Last week, Washington Post staffers raced each other by car and public transportation along several typical commuter routes here.Today's report compares commuting by car, bus and subway from far northwest Washington to the congressional offices on Capitol Hill . Bus
Start: 8:12 a.m. at Nebraska and Utah Avenues NW in the Barnaby Woods neighborhood.
Finish: Dirksen Senate Office Building at 1st Street and Constitution Avenue NE.
Car: 32 minutes.
Bus and subway: 44 minutes.
Bus only: 45 minutes.
This trip involved taking two buses: the M-4 feeder to Connecticut Avenue and the L-1 Capitol Hill Express bus from Connecticut and Nebraska Avenues NW to the Dirksen Building (fare: 50 cents).
The L-1 was not quite full. After Nebraska Avenue, it made only three more stops to pick up passengers - at Albemarle, Van Ness and Porter Streets NW - before heading nonstop south toward downtown. The bus moved steadily and with hardly a stop for lights or traffic.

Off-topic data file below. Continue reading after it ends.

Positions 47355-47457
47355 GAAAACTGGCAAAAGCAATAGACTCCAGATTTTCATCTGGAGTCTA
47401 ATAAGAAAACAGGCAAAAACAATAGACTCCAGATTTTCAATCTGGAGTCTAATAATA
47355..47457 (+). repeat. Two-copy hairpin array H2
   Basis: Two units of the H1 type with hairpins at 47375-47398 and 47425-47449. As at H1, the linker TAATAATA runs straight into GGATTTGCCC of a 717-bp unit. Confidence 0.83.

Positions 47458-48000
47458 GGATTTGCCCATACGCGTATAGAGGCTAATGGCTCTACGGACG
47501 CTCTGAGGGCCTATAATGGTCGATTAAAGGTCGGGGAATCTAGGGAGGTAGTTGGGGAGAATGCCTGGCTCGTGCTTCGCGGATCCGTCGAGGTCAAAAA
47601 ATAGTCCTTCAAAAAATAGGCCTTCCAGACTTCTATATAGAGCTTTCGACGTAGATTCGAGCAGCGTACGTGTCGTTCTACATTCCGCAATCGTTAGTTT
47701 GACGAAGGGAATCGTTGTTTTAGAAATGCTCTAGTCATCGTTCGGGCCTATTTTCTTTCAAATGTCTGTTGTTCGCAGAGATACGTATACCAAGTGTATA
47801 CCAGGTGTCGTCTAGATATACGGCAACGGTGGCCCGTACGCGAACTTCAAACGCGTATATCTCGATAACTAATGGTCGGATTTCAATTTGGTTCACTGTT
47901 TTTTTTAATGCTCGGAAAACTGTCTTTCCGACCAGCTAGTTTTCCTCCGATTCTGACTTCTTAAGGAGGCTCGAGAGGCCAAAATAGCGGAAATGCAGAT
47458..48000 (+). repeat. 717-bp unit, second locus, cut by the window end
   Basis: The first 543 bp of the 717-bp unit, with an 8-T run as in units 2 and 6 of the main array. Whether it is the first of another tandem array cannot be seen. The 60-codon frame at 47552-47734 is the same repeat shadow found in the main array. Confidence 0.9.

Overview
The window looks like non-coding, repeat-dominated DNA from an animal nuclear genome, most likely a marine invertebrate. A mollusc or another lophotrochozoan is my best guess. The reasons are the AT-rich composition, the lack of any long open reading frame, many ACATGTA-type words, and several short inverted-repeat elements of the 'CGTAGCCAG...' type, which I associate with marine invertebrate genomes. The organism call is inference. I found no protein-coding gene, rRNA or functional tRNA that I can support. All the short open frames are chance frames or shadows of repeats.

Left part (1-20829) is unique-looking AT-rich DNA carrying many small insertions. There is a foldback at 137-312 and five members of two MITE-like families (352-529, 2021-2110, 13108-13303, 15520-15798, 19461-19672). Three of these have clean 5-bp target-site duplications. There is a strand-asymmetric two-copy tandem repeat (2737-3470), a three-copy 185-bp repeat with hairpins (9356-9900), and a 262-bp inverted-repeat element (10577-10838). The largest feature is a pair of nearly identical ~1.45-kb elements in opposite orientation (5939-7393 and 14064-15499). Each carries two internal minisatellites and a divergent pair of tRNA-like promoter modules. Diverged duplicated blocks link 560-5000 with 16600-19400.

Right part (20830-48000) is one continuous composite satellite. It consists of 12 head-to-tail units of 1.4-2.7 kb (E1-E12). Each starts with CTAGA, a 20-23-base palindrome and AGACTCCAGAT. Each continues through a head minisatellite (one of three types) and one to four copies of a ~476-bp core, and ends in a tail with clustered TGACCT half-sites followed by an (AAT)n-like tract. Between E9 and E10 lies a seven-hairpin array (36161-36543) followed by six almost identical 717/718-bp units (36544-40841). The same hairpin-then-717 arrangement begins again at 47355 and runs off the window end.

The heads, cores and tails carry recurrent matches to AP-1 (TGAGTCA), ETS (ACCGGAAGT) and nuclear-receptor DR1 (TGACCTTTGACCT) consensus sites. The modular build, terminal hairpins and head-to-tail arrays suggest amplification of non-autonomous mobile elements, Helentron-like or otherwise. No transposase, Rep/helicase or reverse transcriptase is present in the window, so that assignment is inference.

Except for a momentary slowdown at the Metro construction site at Connecticut and Ordway, the bus continued to run smoothly, reaching 14th and I Streets NW - the first discharge point - at 8:43. Only 10 persons got off, and none of them went into the adjacent McPherson Square subway station.
The bus then wound slowly through downtown, stopping frequently for lights and traffic, gradually unloading passengers, until reaching 1st Street and Constitution Avenue NE where I got off, walked across the street and entered the Dirksen Building at 8:57.